Robert Cotner

Patience & Fortitude – A Roving Chronicle of Book People, Book Places, and Book Culture. Nicholas A. Basbanes. New York: HarperCollins Publishers, 2001. 600 pages. $35.


rom almost the first page, one gets the sense that Nicholas Basbanes has done for books in Patience & Fortitude what Kenneth Clark did for Western Civilization in 1969, with the publication of his monumental work, Civilisation.

By any measure — his interviews, his travels to sites around the world, his comprehensive scholarship, or his inspired writing — Basbanes has given us a full history of the book, its importance, its collection, and its future. Taking his title from the names of the two lions standing at the entrance to the New York Public Library, he makes the theme of this “book on books,” the “transmission and preservation of knowledge, sweeping changes in the way information is amassed and stored, and above all, an abiding reverence for reading and the printed word.”

Marvelously structured, the book begins and ends with Alexandria, Egypt. It begins with the “Overture,” the history of the greatest of early libraries and the devotion that inspired people to create, preserve, and cherish the book during the Classical and early Christian eras. We discover immediately that Basbanes’ book was created from first-hand visits to all the sites about which he writes. He takes us on a personal tour of the site where the Bibliotheca Alexandrina, founded “on the daring assumption that all of human knowledge could be gathered in one place, creating what in essence was the world’s first university with its own college of scholars.”

He then takes us up the steep and rugged hill, “on a narrow promontory in the Aegean Sea known as Mount Athos,” where the Great and Holy Monastery of Vatopedi stands remote and ancient. Its bookish treasures are kept “in a library that has remained intact since 1141.” He then takes us to Italy and “its dazzling assortment of book repositories vital in any grand tour of literary landmarks.” Master storyteller that he is, Basbanes acquaints us with the Renaissance as we’ve never before been acquainted.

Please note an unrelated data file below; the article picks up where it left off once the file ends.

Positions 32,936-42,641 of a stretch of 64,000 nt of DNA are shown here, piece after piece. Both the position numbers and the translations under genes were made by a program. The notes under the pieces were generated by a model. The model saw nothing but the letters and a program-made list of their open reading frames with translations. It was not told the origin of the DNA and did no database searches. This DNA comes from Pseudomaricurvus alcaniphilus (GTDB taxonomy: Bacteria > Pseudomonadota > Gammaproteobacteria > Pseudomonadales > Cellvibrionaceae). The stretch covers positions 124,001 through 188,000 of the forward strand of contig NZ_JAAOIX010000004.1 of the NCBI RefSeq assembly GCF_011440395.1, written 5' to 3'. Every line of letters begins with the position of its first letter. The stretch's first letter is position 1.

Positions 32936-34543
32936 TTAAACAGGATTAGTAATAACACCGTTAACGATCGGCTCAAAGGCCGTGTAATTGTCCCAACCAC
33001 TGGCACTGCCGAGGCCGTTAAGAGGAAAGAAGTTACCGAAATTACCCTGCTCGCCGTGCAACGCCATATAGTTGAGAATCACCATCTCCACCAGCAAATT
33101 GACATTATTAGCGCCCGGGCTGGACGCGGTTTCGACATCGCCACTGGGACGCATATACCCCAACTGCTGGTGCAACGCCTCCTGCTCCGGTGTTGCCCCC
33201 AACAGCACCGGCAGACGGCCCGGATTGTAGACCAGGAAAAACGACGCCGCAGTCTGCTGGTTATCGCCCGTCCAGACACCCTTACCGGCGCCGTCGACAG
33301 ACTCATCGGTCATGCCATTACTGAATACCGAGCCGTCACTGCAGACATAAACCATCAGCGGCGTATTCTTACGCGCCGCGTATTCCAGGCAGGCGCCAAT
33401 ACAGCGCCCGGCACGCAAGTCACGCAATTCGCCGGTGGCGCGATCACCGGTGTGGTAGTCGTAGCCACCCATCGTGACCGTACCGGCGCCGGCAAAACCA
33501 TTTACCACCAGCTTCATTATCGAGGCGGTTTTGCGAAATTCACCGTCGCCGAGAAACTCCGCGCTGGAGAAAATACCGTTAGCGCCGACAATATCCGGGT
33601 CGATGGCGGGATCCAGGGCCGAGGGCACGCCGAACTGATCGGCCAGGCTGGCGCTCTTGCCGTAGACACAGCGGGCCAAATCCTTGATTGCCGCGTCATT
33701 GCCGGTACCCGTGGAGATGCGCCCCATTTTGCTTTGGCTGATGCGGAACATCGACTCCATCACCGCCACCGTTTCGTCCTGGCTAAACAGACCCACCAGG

This overture prepares us for the rest of his book, which details people and places of the book in more recent times. He revisits the theme of his earlier book, A Gentle Madness, introducing us to people of our age whose passion for books distinguishes them as collectors, scholars, and bibliophiles. We meet Jay Fliegelmann of California, Carol Fitzgerald of Florida, Rolland Comstock of Missouri, and, among others, our own Abel Berland, whose collection of Renaissance books, incunabula, and manuscripts to Basbanes is “breathtaking,” an “enduring literary treasure.”

Basbanes is treated, as many Caxtonians have been, to the thoughtful, loving tour of the Berland library, beginning with “some things from the fifteenth century,” to Berland’s “dearest friends,” the Four Folios of the Comedies, Histories, and Tragedies of William Shakespeare, to his exquisite copies of Milton, Blake, and Bunyan. Importantly, Basbanes captures the intimacy between Berland and his books, understanding that he came to collecting because he loved the people who created the masterpieces and continues in his pursuit of their intellectual, aesthetic, and spiritual legacies throughout his own .life. “The most important thing I can say to you about these books,” Berland tells Basbanes, “is that I never take them for granted. I am nothing more than their temporary keeper. It is my privilege to visit with them every day, and to be in their company.”

Basbanes next takes us to some of the great bookstores of the world, and we meet the men and women who make a living buying and selling books. We meet, for example, booksellers in London and Paris, in Switzerland, and the Netherlands. And he gives us an insightful view of American booksellers, including William Reese, John Fleming, Lucien Goldschmidt, and the “scholar-booksellers,” Leona Rostenberg and Madeleine B. Stern.